Written by Dennis Hopeless
Art by Javier Rodriguez, Alvaro Lopez, and Muntsa Vicente
Published by Marvel Comics
Release Date: June 3, 2015

Jessica Drew has been investigating the mysterious disappearance of several villains’ families, and the arc concludes here. She followed clues to a strange small town, where the wives, girlfriends, and children of these villains have been living under the radar as normal citizens. This issue opens by introducing one of those family members: Cat, who was the victim of domestic violence by a man with a bulldozer-like mechanical suit. Now, Cat’s the one wearing the suit, and Jessica ends up receiving a brutal beatdown.

Ben Urich has been in the background of issues #5-7 like Nick Fury in the Marvel movies, prodding Jessica to take action. It wasn’t clear what his motivation was. Here, Hopeless gives Ben a moment of deep vulnerability. Ben seemed to be a random choice for a supporting cast member prior to this issue, but now, it makes sense. Jessica and Ben are both investigative, clue-unraveling minds. This series has limitless potential with them working together.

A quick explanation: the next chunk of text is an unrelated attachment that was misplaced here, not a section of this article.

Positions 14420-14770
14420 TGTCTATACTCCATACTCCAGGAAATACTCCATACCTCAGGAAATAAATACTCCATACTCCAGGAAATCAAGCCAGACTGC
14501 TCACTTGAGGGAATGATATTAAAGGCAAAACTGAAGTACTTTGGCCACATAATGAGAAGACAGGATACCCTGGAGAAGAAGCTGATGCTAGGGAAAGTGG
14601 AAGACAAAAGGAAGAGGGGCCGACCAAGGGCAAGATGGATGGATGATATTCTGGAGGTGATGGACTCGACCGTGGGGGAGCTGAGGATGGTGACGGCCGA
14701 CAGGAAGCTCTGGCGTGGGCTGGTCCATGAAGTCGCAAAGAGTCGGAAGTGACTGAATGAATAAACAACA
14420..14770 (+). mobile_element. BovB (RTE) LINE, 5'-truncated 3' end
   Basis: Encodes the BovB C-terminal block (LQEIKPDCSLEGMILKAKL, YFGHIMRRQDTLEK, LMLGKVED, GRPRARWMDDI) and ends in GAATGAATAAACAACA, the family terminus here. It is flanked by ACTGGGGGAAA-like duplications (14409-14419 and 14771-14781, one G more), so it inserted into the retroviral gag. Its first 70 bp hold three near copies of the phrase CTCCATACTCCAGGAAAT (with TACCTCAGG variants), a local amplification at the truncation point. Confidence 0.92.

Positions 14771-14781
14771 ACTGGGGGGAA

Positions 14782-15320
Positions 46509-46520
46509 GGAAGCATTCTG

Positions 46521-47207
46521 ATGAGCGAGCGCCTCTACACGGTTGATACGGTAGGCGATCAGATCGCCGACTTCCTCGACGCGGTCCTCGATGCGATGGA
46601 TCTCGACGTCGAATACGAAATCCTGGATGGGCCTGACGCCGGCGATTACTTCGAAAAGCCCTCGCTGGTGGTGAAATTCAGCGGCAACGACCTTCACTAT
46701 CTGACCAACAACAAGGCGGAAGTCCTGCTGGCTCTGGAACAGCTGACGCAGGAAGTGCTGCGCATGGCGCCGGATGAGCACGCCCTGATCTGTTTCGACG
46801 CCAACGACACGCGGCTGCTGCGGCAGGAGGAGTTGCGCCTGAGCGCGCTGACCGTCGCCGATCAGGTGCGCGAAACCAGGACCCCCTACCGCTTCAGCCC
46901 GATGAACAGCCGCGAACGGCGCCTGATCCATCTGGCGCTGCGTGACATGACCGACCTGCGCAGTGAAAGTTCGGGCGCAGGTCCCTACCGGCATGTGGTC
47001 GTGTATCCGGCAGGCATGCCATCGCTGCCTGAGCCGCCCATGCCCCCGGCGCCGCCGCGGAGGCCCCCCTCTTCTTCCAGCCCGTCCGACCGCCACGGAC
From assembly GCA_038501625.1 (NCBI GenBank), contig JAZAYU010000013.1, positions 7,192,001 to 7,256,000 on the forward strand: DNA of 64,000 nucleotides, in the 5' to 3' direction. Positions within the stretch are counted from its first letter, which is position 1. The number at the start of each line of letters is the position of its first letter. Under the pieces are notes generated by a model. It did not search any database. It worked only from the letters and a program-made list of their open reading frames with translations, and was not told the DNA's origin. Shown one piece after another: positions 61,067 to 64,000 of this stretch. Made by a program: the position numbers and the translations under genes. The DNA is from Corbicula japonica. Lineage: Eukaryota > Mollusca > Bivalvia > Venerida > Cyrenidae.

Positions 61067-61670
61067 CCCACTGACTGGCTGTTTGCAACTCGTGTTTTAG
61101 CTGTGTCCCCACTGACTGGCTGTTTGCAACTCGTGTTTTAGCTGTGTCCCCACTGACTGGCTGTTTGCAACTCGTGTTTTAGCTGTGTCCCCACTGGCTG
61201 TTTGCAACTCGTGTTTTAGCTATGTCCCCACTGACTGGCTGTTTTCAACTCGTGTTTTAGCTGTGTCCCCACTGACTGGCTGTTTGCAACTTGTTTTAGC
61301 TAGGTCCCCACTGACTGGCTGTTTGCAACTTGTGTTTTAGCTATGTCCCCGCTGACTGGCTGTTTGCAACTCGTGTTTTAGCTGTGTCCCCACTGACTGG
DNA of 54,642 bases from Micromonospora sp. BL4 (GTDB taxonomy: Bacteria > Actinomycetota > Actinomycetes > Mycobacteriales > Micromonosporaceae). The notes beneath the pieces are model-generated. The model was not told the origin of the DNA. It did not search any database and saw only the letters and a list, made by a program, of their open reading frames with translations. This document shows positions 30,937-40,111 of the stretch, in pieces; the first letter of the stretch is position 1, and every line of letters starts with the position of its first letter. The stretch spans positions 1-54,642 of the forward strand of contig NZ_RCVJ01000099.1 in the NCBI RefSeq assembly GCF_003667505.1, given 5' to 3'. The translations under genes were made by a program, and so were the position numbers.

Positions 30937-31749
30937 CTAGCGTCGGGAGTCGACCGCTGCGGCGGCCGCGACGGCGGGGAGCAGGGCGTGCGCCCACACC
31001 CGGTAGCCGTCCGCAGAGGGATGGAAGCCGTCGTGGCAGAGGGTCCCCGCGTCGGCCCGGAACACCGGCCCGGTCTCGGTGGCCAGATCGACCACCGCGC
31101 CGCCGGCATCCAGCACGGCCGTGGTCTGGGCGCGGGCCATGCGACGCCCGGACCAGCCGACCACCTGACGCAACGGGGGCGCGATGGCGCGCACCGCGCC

Javier Rodriguez, Alvaro Lopez, and Muntsa Vicente take their art to a whole new level: Jessica’s outfit and injuries when she addresses the crowd look like they were crafted with photographic, minute detail. Vicente is an expert at capturing subtlety of color variation, like the different shades of black on Jessica’s pants. Jessica’s pose when she drops into Ben Urich’s office is arresting with its athleticism. Rodriguez deserves praise for giving Jessica such a cool, sleek look.

Dennis Hopeless writes a fantastic and important story about abuse and its effects: when victims are finally free and safe from an abusive situation, the threat of that safety being taken away is terrifying. Hopeless ends his arc with an emotionally satisfying and narratively coherent conclusion. Jessica Drew isn’t just a crime-fighter: she’s a problem-solver who wants to see the best outcome happen. Ben Urich supports her in that endeavor. Spider-Woman is one of the best showcases for what a solo series can be.

The Verdict: 9.0/10


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